Certified Development Lifecycle & Deployment Designer!


I’m a bit behind schedule posting this, but at the start of May, I tackled the Development Lifecycle and Deployment Designer certification. Preparing for this one had nicely aligned with some of my recent work at my job, where we’re refining our approach to DevOps as we shift to a more iterative methodology for many of our projects.  As such, a lot of the content for this exam was already relevant and fresh in my mind.  I still reviewed the study guide and trail mix, but I’ve found that any certification exam is much more straightforward when I’ve actually had reason to work hands on with the subject matter— especially when that hands on work isn’t just my own test cases in a developer org.

One thing I appreciate about the exams on the System Architect side of the ‘Journey to CTA’ pyramid is that much of the content is applicable for working with technology beyond the Salesforce platform as well.   There are nuances to the best practices for a dev lifecycle on the Salesforce platform, but in general, the recommendations, methodologies, and governance strategies that apply for developing on Salesforce would apply for other environments as well.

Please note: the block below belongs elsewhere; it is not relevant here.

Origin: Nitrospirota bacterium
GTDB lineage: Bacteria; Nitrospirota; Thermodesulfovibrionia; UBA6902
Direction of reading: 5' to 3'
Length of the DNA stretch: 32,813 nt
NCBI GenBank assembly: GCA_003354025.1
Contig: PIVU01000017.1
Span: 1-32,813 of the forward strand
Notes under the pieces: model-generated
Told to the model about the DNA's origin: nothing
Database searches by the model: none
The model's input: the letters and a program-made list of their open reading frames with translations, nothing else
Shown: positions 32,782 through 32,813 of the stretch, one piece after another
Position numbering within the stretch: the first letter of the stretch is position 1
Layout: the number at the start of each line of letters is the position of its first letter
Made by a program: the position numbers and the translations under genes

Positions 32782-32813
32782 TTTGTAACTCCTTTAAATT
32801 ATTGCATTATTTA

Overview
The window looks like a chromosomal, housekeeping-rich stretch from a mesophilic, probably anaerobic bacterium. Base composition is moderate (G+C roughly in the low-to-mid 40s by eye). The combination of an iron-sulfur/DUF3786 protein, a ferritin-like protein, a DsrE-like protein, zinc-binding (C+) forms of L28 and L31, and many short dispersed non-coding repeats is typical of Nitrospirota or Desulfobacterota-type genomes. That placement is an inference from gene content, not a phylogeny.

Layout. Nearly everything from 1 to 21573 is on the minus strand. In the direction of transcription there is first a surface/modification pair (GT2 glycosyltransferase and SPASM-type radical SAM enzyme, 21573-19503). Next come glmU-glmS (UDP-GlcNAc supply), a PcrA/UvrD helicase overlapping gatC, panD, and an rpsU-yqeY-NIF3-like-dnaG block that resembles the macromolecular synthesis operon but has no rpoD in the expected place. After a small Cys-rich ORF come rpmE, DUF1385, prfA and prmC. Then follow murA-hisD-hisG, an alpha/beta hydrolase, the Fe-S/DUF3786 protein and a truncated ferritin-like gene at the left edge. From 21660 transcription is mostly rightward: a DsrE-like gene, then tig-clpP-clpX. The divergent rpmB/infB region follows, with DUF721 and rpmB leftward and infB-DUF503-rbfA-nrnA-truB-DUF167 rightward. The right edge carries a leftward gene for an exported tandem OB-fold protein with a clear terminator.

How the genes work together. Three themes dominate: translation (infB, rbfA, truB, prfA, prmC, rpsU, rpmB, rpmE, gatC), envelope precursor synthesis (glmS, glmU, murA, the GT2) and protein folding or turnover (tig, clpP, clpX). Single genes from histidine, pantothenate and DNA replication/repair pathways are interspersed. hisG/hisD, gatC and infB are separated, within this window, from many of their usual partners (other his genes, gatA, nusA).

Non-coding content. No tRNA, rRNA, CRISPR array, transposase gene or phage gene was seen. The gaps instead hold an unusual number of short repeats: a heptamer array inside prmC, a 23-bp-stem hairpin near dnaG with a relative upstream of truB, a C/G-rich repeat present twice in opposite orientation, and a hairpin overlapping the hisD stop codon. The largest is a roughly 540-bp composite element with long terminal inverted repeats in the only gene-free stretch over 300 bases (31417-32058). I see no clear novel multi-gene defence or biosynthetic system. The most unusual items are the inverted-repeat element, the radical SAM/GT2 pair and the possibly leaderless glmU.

If you’re reading this blog, you may be wondering: “what should I study if I want to pass the Development Lifecycle and Deployment Designer certification exam???”.  I found the exam guide that Salesforce provides to be a great place to start, and a fairly accurate breakdown of the content areas of the exam.  The trailmix is a good place to start with documentation, but I definitely recommend taking some time to get hands on with the ANT Force.com Migration Tool as you prepare.  I recommend familiarizing yourself with what you can (and CAN’T) do with scripting, and what tools are available for different types of testing (and the best ways to leverage the assorted testing tools).  It’s also a good plan to dive into the different types of governance structures and roles that come into play, and what types of governance are recommended for which circumstances.  All of this material is introduced in the trailmix, but it’s worth your time to dig into the related links and additional reference materials—not only to ensure that you pass the exam, but also because it’s useful knowledge for managing application lifecycles on the platform and beyond!

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